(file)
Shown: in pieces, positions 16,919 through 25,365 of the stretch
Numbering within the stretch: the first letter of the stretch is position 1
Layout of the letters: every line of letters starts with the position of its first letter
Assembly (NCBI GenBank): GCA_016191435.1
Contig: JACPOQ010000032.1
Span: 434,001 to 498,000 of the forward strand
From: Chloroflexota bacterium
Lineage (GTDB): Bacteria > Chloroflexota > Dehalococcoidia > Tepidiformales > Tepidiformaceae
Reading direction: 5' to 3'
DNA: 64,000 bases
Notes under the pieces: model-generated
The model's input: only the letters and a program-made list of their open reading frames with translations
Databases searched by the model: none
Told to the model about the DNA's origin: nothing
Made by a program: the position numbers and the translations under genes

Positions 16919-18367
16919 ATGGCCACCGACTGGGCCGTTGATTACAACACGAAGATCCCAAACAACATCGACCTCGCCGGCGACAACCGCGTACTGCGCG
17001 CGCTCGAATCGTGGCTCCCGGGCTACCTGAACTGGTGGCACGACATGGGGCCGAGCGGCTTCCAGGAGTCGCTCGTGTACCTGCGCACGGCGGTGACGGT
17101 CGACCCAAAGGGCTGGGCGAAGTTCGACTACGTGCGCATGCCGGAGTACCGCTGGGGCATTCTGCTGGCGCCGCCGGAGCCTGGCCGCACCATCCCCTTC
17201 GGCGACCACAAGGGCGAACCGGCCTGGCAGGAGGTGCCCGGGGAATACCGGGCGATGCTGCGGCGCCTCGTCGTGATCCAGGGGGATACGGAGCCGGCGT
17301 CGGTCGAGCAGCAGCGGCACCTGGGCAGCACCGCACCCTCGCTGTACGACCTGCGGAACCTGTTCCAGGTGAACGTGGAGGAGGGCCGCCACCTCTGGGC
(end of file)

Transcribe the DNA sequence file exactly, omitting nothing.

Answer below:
Shown: in pieces, positions 16,919 through 25,365 of the stretch
Numbering within the stretch: the first letter of the stretch is position 1
Layout of the letters: every line of letters starts with the position of its first letter
Assembly (NCBI GenBank): GCA_016191435.1
Contig: JACPOQ010000032.1
Span: 434,001 to 498,000 of the forward strand
From: Chloroflexota bacterium
Lineage (GTDB): Bacteria > Chloroflexota > Dehalococcoidia > Tepidiformales > Tepidiformaceae
Reading direction: 5' to 3'
DNA: 64,000 bases
Notes under the pieces: model-generated
The model's input: only the letters and a program-made list of their open reading frames with translations
Databases searched by the model: none
Told to the model about the DNA's origin: nothing
Made by a program: the position numbers and the translations under genes

Positions 16919-18367
16919 ATGGCCACCGACTGGGCCGTTGATTACAACACGAAGATCCCAAACAACATCGACCTCGCCGGCGACAACCGCGTACTGCGCG
17001 CGCTCGAATCGTGGCTCCCGGGCTACCTGAACTGGTGGCACGACATGGGGCCGAGCGGCTTCCAGGAGTCGCTCGTGTACCTGCGCACGGCGGTGACGGT
17101 CGACCCAAAGGGCTGGGCGAAGTTCGACTACGTGCGCATGCCGGAGTACCGCTGGGGCATTCTGCTGGCGCCGCCGGAGCCTGGCCGCACCATCCCCTTC
17201 GGCGACCACAAGGGCGAACCGGCCTGGCAGGAGGTGCCCGGGGAATACCGGGCGATGCTGCGGCGCCTCGTCGTGATCCAGGGGGATACGGAGCCGGCGT
17301 CGGTCGAGCAGCAGCGGCACCTGGGCAGCACCGCACCCTCGCTGTACGACCTGCGGAACCTGTTCCAGGTGAACGTGGAGGAGGGCCGCCACCTCTGGGC